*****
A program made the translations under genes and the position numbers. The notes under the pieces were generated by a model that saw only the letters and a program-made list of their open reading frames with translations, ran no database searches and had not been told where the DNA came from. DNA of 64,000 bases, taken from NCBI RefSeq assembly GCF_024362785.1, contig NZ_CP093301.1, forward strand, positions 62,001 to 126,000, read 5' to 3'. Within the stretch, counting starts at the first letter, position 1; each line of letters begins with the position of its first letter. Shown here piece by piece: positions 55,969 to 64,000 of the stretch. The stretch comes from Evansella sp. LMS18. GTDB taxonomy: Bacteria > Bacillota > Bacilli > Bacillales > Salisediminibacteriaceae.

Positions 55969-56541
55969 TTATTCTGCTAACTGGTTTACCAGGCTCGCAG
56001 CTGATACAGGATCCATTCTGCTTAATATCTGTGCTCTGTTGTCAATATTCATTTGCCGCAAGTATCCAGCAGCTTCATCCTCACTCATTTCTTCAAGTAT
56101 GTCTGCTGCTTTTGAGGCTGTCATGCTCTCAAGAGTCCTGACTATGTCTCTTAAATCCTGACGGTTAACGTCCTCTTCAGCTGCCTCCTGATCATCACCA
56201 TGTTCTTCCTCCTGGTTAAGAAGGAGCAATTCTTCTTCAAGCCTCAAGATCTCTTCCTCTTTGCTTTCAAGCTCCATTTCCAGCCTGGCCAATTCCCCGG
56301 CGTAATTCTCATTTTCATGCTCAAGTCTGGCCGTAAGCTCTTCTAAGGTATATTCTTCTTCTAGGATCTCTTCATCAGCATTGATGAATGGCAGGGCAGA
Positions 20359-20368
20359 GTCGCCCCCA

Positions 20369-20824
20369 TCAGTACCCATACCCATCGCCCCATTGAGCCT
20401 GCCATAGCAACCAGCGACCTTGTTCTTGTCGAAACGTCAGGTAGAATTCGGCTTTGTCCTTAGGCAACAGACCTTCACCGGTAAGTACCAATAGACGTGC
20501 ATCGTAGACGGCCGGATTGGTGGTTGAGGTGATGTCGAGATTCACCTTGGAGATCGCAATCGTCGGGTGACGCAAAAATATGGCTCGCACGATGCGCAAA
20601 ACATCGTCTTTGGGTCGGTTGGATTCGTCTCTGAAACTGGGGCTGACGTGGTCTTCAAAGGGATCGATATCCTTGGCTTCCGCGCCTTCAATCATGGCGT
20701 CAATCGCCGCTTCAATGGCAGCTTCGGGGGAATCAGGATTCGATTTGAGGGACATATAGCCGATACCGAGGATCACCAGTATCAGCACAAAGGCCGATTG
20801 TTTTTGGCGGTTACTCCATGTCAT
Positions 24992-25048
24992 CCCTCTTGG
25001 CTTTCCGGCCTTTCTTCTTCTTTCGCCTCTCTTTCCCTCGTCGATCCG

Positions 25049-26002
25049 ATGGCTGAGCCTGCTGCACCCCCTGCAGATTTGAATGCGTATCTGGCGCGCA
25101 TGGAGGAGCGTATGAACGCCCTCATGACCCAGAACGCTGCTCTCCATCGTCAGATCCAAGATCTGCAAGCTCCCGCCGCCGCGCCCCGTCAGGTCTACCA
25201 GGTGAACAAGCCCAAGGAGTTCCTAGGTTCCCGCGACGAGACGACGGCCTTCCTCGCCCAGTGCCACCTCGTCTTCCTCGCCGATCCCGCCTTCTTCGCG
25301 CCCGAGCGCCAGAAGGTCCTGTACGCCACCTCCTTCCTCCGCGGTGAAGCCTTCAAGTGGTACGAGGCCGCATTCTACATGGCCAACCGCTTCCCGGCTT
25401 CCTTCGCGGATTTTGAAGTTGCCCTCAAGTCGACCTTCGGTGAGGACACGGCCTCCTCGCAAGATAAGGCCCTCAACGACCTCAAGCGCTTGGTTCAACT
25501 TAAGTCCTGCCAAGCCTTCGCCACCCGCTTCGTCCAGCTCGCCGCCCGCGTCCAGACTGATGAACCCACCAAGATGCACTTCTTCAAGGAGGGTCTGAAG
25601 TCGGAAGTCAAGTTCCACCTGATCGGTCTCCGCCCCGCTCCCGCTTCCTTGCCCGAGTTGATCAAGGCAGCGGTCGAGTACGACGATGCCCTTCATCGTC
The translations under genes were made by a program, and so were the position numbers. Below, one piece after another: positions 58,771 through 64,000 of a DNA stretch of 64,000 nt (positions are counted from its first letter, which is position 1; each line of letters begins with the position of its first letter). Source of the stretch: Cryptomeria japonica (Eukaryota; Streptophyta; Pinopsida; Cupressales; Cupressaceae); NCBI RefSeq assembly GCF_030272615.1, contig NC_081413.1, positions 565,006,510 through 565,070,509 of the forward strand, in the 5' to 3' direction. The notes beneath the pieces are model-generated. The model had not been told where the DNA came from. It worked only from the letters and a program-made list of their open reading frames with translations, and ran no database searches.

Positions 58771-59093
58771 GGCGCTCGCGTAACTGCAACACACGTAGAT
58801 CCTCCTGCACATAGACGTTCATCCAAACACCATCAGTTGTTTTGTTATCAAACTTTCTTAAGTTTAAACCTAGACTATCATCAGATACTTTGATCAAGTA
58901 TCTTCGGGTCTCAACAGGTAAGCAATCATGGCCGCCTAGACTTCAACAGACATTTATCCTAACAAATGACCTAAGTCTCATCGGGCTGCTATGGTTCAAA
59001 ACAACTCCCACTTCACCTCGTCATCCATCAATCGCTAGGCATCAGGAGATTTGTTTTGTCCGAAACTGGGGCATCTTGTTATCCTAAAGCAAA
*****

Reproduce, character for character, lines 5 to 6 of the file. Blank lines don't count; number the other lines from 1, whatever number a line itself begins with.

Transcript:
56101 GTCTGCTGCTTTTGAGGCTGTCATGCTCTCAAGAGTCCTGACTATGTCTCTTAAATCCTGACGGTTAACGTCCTCTTCAGCTGCCTCCTGATCATCACCA
56201 TGTTCTTCCTCCTGGTTAAGAAGGAGCAATTCTTCTTCAAGCCTCAAGATCTCTTCCTCTTTGCTTTCAAGCTCCATTTCCAGCCTGGCCAATTCCCCGG